Management: I mentioned back in… uh, May or something that I was planning on compiling/archiving some of my more worthwhile Ask.fm answers into miniposts on Wrong Every Time. I’ve been distracted by a variety of things since then, but have finally gotten a few together that seem worth keeping, and so here’s the first of them. Enjoy!
Maybe you’ve already answered something like this, but what’s your favorite example of video game storytelling?
Just little things here and there. The mood Shadow of the Colossus creates, for one – that feeling of majesty, resignation, and guilt. The moment in Bioshock when you realize half the things you’ve been taking for granted because “this is how videogames work” were actually functioning narrative devices. The finale of Braid. The way Demon’s Souls makes you feel legitimately afraid of the next room because there are legitimate stakes involved. How in Katawa Shoujo you actually get to Rin’s route by being so tone-deaf, apathetic, and antisocial that no one else wants to hang out with you.
Basically when gameplay actually generates human narrative, which is an incredible, incredible rarity, and something extremely hard to engineer. I do not envy game developers the future task of cultivating these moments, and shifting them from glimpses of a better medium into a fully realized art form.
When it comes to reviewing a video game, how important do you think gameplay should be when evaluating a game? I would personally rank gameplay above all else, for me no amount of good storytelling can save a game if I find the gameplay abysmal.
See, I think this whole way of separating “games” into pieces isn’t really conducive to the kinds of “evaluation” that would work for a medium as strange and unique as interactive media. How do you evaluate gameplay in the context of a production that’s trying to say something? Whether it’s “fun” or not? What if the “game” isn’t trying to be “fun” – what if it’s trying to make you feel powerless, or desperate, or guilty? What if it’s trying to make you feel in general?
You can evaluate whether a game’s vehicle of interactivity coherently works for the experience it’s trying to create so far as you can parse that intent, I suppose. But I feel that when you’re separating a game into “gameplay” and “story” as if those aren’t linked categories, you’re already talking about games as collections of disparate experiences. Which may be fine, and is certainly indicative of the history of the medium, but I could also say “because this game’s gameplay is not reflective of its narrative intent, it fails as an experience.”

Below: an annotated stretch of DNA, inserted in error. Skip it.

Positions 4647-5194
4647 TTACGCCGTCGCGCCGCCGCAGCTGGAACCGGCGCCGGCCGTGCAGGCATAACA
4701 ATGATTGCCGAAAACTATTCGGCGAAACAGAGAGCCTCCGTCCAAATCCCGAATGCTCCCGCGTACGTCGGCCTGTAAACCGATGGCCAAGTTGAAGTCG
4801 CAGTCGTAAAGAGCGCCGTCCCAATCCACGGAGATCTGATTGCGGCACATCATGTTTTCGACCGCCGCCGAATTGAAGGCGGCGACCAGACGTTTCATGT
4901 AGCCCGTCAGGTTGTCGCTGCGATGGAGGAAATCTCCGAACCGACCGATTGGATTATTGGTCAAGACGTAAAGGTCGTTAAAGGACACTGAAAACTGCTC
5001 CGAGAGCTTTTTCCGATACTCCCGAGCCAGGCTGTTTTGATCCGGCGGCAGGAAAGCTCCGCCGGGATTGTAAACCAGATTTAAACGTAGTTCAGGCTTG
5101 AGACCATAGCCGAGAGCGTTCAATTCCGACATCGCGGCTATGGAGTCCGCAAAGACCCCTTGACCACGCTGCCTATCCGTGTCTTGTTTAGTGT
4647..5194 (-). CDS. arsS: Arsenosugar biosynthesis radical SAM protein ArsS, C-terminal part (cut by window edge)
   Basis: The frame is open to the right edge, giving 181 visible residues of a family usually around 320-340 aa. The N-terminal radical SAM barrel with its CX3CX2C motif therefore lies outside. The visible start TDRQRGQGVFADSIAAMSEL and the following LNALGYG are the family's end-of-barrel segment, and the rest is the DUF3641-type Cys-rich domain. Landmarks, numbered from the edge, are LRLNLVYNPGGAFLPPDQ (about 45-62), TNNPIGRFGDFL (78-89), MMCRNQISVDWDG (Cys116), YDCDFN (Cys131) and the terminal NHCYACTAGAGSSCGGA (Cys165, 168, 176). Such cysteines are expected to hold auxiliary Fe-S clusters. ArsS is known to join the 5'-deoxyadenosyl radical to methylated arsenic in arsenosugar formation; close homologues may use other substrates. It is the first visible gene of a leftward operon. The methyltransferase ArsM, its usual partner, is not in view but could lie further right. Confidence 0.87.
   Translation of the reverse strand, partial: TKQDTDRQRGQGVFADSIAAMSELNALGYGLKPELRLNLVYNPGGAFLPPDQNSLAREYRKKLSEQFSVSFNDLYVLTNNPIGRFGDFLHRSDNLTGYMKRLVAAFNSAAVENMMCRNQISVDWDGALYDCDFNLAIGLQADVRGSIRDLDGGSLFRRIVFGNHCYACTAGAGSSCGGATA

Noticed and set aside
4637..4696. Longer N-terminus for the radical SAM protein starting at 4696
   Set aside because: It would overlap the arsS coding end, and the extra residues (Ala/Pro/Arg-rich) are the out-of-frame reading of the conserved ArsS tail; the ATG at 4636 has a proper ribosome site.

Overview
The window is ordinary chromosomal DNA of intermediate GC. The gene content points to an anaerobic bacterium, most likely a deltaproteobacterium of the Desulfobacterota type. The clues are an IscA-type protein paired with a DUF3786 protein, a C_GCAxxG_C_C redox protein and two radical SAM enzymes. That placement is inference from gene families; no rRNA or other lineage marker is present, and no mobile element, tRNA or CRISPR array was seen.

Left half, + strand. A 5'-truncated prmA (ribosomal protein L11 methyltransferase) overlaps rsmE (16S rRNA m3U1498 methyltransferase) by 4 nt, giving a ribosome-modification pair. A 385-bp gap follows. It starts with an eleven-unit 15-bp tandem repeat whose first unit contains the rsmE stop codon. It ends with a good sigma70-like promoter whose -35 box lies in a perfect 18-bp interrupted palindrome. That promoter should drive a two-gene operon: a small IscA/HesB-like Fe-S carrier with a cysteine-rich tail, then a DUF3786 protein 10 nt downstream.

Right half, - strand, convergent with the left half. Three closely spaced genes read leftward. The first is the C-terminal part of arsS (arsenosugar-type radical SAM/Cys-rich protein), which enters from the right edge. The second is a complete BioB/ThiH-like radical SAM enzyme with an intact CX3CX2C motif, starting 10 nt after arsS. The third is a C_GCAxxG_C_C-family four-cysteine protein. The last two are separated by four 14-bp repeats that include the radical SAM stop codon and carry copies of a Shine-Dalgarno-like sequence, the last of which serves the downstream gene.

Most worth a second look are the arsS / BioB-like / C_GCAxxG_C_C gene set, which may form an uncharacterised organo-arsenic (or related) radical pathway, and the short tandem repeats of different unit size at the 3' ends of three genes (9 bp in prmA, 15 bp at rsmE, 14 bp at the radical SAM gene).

That may seem like a high bar to pass, but personally, I think we’ve also been setting really low bars for interactive media up to this point. And we’ve also been evaluating them in narrow channels – for example, how would you evaluate the “gameplay” of a guided story with choices like Katawa Shoujo? Would you say that’s not a game? I’d counter that it contains the one thing most important to creating emotional resonance in interactive media (player agency), and that this very clearly empowers its dramatic intent, and thus it’s in very important ways more successful as a game that abuses the medium than a shooter where you run down a corridor and never make an important decision.
That’s not to say there isn’t room for stuff like Mario, where the value is just the sheer joy of how well you can manipulate a character – how tight and enjoyable the core gameplay is. There’s definitely room for stuff like that! But that shouldn’t be the only way we think about these things. And even there, what if stuff like “how well you can control this character” was actually tied into some core narrative point – what if you were hobbled, and then suddenly could run, could fly, and that was actually a narrative revelation of some kind? Couldn’t you see that being a more powerful experience than just good controls in a vacuum? Mirroring gameplay and dramatic intent holds faaaar more potential than what is currently being expressed, and I’m excited to see what the future of “game design” really holds.